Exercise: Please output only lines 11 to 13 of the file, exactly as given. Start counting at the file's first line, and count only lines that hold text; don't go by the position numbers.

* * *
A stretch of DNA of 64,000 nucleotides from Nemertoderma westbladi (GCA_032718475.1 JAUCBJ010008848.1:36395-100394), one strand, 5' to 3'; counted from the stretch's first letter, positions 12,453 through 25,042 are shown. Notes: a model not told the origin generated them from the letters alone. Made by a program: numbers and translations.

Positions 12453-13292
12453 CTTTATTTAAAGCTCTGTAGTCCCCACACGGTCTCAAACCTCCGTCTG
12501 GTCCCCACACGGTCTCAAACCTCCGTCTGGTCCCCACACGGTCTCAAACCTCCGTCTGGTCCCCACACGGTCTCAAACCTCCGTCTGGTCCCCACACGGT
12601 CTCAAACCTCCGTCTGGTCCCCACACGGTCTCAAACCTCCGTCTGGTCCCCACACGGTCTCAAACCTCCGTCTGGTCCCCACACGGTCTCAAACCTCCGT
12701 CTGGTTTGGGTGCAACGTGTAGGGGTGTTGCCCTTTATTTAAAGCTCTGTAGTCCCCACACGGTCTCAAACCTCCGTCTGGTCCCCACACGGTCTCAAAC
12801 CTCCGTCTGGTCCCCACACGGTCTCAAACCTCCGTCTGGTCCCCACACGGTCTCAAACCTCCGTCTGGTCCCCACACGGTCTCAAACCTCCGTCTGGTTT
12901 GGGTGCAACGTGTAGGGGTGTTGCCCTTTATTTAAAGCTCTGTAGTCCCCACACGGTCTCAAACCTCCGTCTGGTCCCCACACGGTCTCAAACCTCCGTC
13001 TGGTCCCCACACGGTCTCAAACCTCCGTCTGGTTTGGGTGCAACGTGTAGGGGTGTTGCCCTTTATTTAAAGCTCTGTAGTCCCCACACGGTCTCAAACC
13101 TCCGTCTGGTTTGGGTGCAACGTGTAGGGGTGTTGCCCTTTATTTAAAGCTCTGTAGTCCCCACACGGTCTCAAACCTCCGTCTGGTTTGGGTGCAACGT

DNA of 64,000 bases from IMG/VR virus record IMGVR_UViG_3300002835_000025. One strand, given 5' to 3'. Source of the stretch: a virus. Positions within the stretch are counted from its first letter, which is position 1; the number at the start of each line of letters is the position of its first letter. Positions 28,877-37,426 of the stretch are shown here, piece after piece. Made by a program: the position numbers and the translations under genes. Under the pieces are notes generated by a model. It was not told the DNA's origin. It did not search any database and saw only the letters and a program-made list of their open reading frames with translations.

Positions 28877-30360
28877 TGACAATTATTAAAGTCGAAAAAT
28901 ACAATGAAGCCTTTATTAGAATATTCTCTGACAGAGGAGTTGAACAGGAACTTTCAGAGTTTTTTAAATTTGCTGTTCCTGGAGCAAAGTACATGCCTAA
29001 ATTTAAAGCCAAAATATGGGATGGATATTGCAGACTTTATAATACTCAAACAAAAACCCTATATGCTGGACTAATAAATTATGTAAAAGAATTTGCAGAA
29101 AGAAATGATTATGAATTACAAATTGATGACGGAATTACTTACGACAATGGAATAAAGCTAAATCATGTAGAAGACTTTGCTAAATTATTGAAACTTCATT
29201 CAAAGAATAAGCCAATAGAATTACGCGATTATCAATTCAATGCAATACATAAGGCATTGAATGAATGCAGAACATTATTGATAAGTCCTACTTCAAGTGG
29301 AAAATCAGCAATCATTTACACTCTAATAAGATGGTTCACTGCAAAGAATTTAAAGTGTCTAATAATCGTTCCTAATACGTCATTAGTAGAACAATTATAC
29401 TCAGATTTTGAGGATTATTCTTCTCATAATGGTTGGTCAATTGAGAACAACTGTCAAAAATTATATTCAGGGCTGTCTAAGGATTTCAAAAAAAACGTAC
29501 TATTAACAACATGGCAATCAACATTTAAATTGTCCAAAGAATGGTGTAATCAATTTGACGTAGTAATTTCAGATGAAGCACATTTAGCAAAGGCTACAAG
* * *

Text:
DNA of 64,000 bases from IMG/VR virus record IMGVR_UViG_3300002835_000025. One strand, given 5' to 3'. Source of the stretch: a virus. Positions within the stretch are counted from its first letter, which is position 1; the number at the start of each line of letters is the position of its first letter. Positions 28,877-37,426 of the stretch are shown here, piece after piece. Made by a program: the position numbers and the translations under genes. Under the pieces are notes generated by a model. It was not told the DNA's origin. It did not search any database and saw only the letters and a program-made list of their open reading frames with translations.

Positions 28877-30360
28877 TGACAATTATTAAAGTCGAAAAAT